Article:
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You are browsing the archive for November 2011 - Page 2 of 2 - Mountain Beltway.

15 November 2011

Skolithos in the sun

Today, I share with you eight images that I took yesterday on Skyline Drive in Shenandoah National Park: Blocks of Antietam Formation quartzite (meta-quartz sandstone) of Cambrian age, used in the low rock walls of an overlook parking pull-out. They all bear lovely Skolithos trace fossils (seen end-on, and in cross-section):

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14 November 2011

Compton Peak: superb columnar jointing

After my talk Wednesday night to the Potomac Appalachian Trail Club, I got an email from PATC member Tom Johnson, with an extraordinary photo attached. It shows an exceptional outcrop of the Neoproterozoic Catoctin Formation, exposed atop Compton Peak in northern Shenandoah National Park, Virginia. The outcrop features enormous, well-preserved cooling columns from these ancient meta-lava flows. Click on it for the full-size version (posted here with Tom’s permission). You …

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11 November 2011

Friday (center)fold

At last weekend’s gala banquet to celebrate the 50th anniversary of the William & Mary geology department, I was tickled to see that the centerpiece for each table was a rock of some sort. I spotted Gore Mountain Amphibolite, Baker Mountain Kyanite, brachiopod fossils in limestone, a fossil whale vertebra, a chunk of Aquia Creek sandstone, pegmatite, and peridotite-xenolith-bearing basalt. …And on one table, there was a fold: Here’s a …

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10 November 2011

Shear bands in the Grassy Portage Sill

Continuing now with the discussion of my pre-GSA meeting field trip to examine the structural geology of the Quetico-Wabigoon subprovince boundary within the Superior Craton of southern Ontario, Canada. Our penultimate stop on the second day of the trip was a roadcut exposing the gabbro of the Grassy Portage Sill. This is what it looks like: …Except where it doesn’t. In places, it looks like this, instead: Zooming in a …

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9 November 2011

William & Mary geology: 50th anniversary

The geology program at the College of William & Mary turned 50 years old this year, and last weekend they held a party to celebrate. Of the 800 or so geology majors the department has produced in 50 years, about 100 came to this event – that’s a pretty great ratio, I think: 1 out of every 8 alumni made the trek back to Williamsburg to pay tribute to this …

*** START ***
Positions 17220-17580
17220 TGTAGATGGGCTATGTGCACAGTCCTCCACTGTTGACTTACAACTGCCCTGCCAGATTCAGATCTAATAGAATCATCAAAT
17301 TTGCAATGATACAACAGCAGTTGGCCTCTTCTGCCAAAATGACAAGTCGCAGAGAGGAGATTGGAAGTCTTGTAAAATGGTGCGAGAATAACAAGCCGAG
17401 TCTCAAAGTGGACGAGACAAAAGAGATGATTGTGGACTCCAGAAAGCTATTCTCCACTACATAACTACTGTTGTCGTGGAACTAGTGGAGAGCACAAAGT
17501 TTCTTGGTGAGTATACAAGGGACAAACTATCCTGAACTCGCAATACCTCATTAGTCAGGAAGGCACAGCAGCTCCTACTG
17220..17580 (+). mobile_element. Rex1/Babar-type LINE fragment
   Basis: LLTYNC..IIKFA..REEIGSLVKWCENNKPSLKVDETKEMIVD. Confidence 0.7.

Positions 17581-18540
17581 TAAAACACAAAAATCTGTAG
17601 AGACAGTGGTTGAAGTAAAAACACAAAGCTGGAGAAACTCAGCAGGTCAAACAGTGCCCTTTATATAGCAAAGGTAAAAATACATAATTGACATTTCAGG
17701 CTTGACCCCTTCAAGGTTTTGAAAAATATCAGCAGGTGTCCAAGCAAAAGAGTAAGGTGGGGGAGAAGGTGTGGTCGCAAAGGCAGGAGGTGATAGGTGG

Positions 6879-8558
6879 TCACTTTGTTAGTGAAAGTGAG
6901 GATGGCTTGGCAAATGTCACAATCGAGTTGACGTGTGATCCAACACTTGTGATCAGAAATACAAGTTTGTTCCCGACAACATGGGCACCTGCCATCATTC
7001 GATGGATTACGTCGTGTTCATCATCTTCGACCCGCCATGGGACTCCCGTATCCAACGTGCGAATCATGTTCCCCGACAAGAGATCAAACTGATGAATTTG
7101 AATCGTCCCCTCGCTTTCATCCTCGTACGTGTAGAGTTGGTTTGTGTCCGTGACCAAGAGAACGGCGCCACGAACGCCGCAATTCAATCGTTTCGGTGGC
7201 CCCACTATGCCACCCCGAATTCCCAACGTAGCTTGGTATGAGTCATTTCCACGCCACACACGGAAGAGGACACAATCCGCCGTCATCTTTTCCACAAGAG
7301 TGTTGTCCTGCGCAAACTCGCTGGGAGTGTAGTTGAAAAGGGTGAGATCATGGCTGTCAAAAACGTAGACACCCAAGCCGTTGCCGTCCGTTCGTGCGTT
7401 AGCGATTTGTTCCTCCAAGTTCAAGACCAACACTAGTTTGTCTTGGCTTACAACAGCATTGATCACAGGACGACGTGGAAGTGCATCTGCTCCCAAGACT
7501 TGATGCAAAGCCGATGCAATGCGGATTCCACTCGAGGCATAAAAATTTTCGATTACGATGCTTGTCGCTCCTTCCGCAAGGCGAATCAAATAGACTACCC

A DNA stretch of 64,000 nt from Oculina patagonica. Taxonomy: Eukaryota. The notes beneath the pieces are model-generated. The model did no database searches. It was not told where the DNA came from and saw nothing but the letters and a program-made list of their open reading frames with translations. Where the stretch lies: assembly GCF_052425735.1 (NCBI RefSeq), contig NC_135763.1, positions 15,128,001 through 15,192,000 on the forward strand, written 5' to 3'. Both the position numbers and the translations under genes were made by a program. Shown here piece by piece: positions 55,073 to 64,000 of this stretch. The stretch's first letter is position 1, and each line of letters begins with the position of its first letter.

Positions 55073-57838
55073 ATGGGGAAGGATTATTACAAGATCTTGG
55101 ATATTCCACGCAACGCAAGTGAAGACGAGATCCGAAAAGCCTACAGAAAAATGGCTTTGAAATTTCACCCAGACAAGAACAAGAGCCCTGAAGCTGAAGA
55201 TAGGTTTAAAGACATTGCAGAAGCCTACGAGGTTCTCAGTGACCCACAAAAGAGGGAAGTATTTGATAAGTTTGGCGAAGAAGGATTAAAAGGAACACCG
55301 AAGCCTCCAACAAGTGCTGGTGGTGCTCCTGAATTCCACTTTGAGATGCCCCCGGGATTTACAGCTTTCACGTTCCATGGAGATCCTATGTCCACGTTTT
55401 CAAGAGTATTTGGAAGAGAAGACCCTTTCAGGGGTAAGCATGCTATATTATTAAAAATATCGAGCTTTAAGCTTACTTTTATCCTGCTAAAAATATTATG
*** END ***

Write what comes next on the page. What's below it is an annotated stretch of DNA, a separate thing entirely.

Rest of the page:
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8 November 2011

Mystery mineral molds

Here’s a piece of vein quartz with a series of interesting “cubist disc” shaped holes in it. I interpret these cavities as external molds of some mineral which has now been physically removed or chemically weathered away. So only its exterior shape remains, and I wonder if that’s enough to identify the mineral that used to be here. Both images below can be enlarged by clicking on them: And the …

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7 November 2011

Pseudoboudins!

You may recall that I kind of like boudinage. So it piqued my interest when our field trip leaders (on the pre-GSA Minneapolis trip to examine the structural geology of the sub-province boundaries in the Superior Craton) said our next stop was to visit “pseudoboudins,” segments of granitoid pegmatites that looked like boudins but probably represented a totally different process. Here’s the idea: With regular old boudinage, the solidification of …

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4 November 2011

Friday fold: Anticline / syncline pair

Today’s fold is an anticline and its neighboring syncline, both exposed along a newly-opened stretch of New Route 55, west of Moorefield, West Virginia. The new Route 55 is a classic porkbarrel boondoggle courtesy of the late Senator Robert Byrd, but doggone if it didn’t open up some lovely new roadcuts. Here’s a stitched image of the fold, with my student Jared at center right for scale: You can click …

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2 November 2011

The Ottertail Pluton

After the awesome outcrops and pavements of strained metaconglomerates from the Quetico / Wabigoon subprovince boundaries of the Superior Craton, my pre-GSA field trip visited the most charmingly-named magma chamber I’ve ever seen, the cuddly-sounding Ottertail Pluton. This is an Algoman-type pluton which is discordant to tonalite-composition gneisses in the area. As with the Giants Range Batholith that we saw near Virginia, Minnesota, the Ottertail Pluton shows lots of cool …

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1 November 2011

Geoblogs as a device for student engagement

Here’s the talk I gave at GSA last month:   It’s presented here at a slower pace than the actual talk was, since I didn’t have to run and catch a plane 45 minutes after presenting it, but there are some PowerPoint bugs with some of the animations. Oh well – recording it and putting it online is more than 99.9% of GSA presenters ever do to share their talks …

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